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BMW i3: unpainted door sill panel molded from PC/ABS compound

Polycarbonate/acrylonitrile-butadiene-styrene (PC/ABS) compounds from Styron Automotive have reportedly have been instrumental in the development of mid console, glove box, and trunk trim components for the BMW i3 series. The material has also been used in Mercedes Benz C class pillars and door panels.

Polycarbonate/acrylonitrile-butadiene-styrene (PC/ABS) compounds from Styron Automotive have reportedly have been instrumental in the development of mid console, glove box, and trunk trim components for the BMW i3 series. The material has also been used in Mercedes Benz C class pillars and door panels.

Pulse GX50 PC/ABS grades are positioned as an economical mixture of PC and ABS in a blend ratio that provides a 4% decrease in density compared to industry-standard PC/ABS grades, as well as low carbon emissions (VOC) in the range of 10 ppm.

Unpainted PC/ABS parts slash overall cost equation.
In addition, the series provides outstanding resistance to heat distortion at usage temperatures up to 110ºC, and high impact strength at temperatures as low as -30ºC. Pulse GX50 is also suitable for use in unpainted applications, thereby reportedly reducing part costs by 50% according to OEM and Tier partners. A unique stabilization package is utilized to enable use without painting.

Pulse GX50 has enabled the production of lighter and cheaper interior parts, while meeting the high safety and environmental standards. As an example, these parts create for BMW 4% less waste and are easier to recycle because they are unpainted.

For BMW in particular, the UV stabilizing technology played a key role in their decision to choose Pulse GX solutions. Until recently, BMW exclusively used painted PC/ABS parts for visible components designed in that material for its specific heat resistance and low temperature impact capabilities. However for their new models, they have adopted a new approach and have been investing in unpainted PC/ABS for uncovered/exposed parts as well. The Pulse GX technology proved successful as it allows for parts to remain unpainted whilst offering low gloss properties, excellent grain reproduction and optimum harmony in the interior of the car. Most notably, removing this additional paint step leads to a 50% part cost reduction. This decrease in cost paired with the 4% density reduction was essential in BMW's decision to use Pulse GX technology for their interior applications.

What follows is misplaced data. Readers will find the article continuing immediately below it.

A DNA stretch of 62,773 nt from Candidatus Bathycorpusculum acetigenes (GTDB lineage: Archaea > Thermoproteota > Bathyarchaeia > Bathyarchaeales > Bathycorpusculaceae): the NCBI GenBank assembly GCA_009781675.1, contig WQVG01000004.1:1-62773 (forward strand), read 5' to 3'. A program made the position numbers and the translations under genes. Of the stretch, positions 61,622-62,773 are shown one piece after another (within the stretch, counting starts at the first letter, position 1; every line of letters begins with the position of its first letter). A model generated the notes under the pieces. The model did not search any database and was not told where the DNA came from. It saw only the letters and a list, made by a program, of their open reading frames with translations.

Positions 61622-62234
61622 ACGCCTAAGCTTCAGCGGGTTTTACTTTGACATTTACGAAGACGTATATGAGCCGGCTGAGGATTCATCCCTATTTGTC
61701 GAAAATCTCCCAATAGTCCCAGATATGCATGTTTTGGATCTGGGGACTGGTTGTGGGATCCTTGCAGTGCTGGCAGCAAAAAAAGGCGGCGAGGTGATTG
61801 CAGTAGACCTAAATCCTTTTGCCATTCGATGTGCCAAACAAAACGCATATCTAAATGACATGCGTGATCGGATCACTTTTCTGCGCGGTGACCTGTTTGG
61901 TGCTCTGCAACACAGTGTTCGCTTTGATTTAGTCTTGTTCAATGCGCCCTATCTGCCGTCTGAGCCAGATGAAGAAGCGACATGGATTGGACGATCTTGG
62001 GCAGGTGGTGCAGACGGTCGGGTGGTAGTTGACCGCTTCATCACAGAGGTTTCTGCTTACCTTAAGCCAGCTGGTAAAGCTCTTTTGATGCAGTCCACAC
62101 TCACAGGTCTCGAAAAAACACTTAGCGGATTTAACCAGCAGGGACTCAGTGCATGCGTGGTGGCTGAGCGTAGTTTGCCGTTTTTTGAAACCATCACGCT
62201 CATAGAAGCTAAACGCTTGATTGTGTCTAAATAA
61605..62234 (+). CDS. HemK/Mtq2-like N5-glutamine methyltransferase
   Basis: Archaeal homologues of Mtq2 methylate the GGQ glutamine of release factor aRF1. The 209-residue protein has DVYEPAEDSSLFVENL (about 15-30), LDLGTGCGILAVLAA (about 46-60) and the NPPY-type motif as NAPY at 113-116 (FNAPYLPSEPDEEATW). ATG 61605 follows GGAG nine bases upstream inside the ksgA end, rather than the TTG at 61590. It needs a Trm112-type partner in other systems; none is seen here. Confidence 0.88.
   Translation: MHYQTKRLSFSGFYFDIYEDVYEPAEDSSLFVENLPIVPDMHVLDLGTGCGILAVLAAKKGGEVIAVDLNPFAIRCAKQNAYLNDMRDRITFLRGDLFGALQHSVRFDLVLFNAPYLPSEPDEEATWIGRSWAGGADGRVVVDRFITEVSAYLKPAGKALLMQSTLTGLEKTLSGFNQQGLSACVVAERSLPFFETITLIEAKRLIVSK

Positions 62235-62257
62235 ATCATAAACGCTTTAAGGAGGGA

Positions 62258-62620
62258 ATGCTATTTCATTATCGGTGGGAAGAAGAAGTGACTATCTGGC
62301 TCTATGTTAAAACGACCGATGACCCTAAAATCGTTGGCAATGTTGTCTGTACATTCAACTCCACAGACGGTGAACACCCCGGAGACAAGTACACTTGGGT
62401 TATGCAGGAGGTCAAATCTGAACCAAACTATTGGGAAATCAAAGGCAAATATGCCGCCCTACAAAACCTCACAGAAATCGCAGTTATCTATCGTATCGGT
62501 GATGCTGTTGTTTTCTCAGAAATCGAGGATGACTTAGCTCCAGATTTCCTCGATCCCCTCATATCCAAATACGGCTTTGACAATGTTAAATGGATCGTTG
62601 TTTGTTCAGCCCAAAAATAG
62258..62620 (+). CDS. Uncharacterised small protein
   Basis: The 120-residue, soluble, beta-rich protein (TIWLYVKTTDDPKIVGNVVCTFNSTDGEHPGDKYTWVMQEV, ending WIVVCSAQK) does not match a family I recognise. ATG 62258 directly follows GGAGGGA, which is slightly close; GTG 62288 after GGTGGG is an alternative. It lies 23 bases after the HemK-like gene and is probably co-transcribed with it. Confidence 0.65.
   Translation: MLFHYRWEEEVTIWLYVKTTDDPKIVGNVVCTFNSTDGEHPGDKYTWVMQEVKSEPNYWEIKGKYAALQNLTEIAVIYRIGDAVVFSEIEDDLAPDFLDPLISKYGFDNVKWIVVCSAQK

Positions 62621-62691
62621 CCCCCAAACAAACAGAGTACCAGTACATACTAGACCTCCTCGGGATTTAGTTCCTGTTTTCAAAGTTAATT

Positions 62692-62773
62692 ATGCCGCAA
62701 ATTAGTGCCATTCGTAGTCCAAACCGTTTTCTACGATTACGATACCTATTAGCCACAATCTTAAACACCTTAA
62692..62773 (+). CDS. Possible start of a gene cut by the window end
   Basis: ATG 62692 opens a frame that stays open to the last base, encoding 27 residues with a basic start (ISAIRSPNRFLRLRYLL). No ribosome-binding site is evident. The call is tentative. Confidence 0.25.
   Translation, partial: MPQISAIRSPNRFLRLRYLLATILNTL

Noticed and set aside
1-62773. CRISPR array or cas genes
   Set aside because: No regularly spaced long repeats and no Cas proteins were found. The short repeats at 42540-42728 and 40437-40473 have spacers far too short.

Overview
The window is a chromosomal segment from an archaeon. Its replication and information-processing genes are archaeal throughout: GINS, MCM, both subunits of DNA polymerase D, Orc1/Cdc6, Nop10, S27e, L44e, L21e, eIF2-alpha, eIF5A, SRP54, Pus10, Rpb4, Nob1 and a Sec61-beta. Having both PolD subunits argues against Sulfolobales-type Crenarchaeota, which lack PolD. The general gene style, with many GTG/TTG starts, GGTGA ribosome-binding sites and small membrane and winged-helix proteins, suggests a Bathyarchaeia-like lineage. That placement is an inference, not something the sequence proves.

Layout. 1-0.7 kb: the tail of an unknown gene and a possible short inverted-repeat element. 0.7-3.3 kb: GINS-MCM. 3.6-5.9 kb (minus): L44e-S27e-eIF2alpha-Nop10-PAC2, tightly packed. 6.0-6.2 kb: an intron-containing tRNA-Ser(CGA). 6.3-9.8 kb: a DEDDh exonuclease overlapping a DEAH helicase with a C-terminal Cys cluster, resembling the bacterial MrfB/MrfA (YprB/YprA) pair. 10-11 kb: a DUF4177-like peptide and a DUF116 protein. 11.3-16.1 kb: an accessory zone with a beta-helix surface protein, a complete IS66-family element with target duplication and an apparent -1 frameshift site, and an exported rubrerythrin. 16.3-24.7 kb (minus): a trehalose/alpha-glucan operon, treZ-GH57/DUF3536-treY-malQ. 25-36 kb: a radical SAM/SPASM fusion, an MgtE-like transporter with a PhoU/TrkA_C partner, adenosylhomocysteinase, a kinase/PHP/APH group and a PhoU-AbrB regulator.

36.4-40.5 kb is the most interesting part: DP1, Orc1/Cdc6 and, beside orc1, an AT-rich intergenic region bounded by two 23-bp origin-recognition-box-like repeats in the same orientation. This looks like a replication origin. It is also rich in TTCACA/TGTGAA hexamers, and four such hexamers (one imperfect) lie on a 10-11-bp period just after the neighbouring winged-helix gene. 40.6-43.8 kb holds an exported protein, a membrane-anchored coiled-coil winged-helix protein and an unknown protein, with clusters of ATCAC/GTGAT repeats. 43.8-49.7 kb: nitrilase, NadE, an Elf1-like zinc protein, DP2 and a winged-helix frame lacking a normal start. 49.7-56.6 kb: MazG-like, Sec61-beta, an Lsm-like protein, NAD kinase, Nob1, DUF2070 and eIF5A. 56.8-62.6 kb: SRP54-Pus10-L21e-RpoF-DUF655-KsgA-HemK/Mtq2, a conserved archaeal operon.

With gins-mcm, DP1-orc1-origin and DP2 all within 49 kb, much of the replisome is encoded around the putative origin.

"We are excited about the success of the Pulse GX technology. We see it as a new generation of PC/ABS materials and the future of low density applications. Our new line of materials for exterior applications will continue to build upon the success of the Pulse GX series for our interior applications and revolve around these key numbers that truly matter to the customer," said Anis Tebib, Marketing Manager at Styron Automotive. "The industry is changing and embracing the idea of replacing steel in exterior applications with plastics. We want to continue to build the confidence of design engineers in working with plastic materials by collaborating closely with them and expanding our Pulse technology to encompass exterior applications."

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